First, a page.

The present invention includes a method of estimating the execution time of software, comprising the steps of, preparing a model of a target processor based on a set of benchmark programs, correlating the software to be estimated with the benchmark programs, and applying the correlated software to the model to determine an estimate of the execution time of the software.
At least portions of both the device and method may be conveniently implemented on a general purpose computer, or networked computers, and the results may be displayed on an output device connected to any of the general purpose, networked computers, or transmitted to a remote device for output or display. In addition, at least portions of the present invention may be embodied as a set of executable, interpretable, or compilable instructions and may be stored on a computer readable media or in electronic signals transported in any medium (e.g., network packets, radio transmission, etc.).
A more complete appreciation of the invention and many of the attendant advantages thereof will be readily obtained as the same becomes better understood by reference to the following detailed description when considered in connection with the accompanying drawings, wherein:
Before continuing with a detailed analysis of the present invention, a closer look at current methodologies that set the environment in which the invention was developed and the present inventors' observations are in order. Currently, software (SW) performance estimation presents caveats and drawbacks that limit its effective usage. The techniques that have been developed in this area can be described in terms of the following features:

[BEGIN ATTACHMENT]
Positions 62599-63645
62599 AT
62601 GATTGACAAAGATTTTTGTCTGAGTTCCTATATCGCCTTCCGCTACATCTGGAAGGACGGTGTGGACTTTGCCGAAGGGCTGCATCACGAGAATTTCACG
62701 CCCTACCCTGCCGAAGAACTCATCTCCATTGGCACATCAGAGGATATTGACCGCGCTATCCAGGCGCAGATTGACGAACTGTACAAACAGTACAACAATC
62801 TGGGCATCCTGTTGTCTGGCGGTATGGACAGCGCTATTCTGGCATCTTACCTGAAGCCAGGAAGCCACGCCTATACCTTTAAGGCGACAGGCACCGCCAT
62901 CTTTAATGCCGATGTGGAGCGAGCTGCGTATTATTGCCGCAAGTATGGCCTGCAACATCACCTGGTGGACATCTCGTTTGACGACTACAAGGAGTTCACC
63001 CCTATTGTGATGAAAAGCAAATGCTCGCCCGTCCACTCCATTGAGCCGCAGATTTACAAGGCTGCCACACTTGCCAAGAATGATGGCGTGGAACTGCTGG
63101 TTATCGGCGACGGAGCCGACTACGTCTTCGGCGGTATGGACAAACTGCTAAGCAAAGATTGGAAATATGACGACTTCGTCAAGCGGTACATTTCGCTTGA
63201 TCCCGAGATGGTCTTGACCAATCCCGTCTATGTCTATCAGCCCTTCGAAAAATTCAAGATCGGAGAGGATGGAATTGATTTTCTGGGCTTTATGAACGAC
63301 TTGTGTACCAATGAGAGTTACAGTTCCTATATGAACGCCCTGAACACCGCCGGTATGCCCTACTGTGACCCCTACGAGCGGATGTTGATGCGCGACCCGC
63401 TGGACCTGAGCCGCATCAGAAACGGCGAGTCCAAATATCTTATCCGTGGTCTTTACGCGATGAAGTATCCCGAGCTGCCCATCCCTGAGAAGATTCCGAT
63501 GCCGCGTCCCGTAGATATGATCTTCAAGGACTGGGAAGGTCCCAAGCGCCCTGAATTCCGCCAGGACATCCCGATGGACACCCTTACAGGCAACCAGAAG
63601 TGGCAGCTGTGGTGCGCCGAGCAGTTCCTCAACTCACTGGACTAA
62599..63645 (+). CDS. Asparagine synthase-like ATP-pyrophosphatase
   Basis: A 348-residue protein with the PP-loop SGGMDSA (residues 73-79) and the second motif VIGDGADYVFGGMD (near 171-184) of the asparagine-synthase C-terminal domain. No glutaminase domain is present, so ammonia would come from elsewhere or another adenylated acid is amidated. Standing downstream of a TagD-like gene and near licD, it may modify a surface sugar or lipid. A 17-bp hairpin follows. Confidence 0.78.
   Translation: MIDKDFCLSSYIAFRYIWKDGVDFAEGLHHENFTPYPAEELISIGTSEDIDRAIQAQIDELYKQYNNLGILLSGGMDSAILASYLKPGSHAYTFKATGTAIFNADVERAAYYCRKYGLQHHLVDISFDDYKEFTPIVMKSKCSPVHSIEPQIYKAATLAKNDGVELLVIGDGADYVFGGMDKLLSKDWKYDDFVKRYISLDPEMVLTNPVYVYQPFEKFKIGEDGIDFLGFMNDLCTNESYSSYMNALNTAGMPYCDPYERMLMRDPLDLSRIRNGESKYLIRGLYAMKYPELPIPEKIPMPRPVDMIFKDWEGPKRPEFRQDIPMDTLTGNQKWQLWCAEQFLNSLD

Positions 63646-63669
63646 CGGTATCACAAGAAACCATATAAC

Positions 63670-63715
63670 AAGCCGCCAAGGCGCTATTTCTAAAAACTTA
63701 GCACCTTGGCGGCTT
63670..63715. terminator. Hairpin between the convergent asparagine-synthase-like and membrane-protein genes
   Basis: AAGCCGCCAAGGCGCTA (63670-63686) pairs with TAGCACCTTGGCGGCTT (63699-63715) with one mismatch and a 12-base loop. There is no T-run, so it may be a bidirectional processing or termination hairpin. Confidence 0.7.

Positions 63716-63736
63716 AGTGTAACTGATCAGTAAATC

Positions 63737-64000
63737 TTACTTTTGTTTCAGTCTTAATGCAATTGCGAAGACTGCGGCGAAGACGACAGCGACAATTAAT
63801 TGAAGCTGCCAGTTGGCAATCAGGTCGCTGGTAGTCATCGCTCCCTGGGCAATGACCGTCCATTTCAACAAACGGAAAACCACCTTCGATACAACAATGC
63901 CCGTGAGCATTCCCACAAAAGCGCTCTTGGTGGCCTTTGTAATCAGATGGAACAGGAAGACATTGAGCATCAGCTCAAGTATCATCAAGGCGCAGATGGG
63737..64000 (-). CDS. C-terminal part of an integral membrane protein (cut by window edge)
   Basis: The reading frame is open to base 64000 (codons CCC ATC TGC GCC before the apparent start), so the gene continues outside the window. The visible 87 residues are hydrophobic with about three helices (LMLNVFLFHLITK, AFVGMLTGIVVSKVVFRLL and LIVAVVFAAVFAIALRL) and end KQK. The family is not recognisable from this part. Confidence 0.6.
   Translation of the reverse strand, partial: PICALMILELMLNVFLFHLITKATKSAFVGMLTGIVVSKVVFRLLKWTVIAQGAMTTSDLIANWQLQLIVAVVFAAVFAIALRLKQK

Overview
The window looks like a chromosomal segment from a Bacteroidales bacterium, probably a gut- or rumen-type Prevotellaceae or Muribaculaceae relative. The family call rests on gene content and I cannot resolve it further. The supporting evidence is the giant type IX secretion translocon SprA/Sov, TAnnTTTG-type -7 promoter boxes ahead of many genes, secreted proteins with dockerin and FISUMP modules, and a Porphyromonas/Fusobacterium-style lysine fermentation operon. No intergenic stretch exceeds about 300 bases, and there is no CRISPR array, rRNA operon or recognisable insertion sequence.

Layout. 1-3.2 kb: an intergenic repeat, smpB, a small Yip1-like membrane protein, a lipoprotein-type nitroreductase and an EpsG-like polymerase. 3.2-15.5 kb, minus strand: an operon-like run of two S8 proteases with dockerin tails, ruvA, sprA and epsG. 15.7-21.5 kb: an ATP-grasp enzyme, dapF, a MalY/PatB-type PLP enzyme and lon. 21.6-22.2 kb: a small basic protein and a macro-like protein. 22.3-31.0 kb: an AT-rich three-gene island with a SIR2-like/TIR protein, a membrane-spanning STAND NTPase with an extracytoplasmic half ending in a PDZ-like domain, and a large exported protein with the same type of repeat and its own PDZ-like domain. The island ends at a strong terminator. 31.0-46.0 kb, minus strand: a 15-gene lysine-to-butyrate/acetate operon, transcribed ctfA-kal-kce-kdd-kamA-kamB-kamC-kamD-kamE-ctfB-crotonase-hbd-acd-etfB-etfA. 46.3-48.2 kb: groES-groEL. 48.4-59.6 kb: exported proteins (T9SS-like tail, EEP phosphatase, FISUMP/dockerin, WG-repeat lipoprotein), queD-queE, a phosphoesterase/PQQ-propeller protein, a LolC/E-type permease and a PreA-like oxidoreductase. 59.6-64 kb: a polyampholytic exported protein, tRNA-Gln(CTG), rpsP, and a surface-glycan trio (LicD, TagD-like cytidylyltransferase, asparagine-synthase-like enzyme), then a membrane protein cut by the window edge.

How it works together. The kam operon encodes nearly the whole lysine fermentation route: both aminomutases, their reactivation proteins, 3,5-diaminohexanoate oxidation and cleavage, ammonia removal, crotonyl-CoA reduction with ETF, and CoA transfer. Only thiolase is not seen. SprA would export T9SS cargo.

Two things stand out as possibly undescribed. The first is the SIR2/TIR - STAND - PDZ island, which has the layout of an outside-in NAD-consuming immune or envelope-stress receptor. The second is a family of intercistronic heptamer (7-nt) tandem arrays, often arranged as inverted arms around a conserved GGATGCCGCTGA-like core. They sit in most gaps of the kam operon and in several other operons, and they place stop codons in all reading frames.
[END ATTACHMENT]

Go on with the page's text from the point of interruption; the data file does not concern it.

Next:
Software performance estimation can be generally categorized into two different approaches, source based approaches and object based approaches. A source-based approach uses compilation onto a virtual instruction set, and allows one to quickly obtain estimates without the need for a compiler for the target processor. An object-based approach translates the assembler generated by the target compiler to assembly level-functionally equivalent C. In both cases the code is annotated with timing and other execution related information (e.g., estimated memory accesses) and is used as a precise, yet fast, software simulation model.
Some results are available at object code level (relatively low level of abstraction), for software with a limited structure—programs using constructs such as dynamic data structures, recursive procedures, and unbounded looping are difficult to evaluate statically. In one software synthesis system, all primitives for constructing a program are defined as a fixed sequence of instructions. The execution time and code size of these instructions are pre-calculated, hence, they can be used to yield accurate predictions of performance.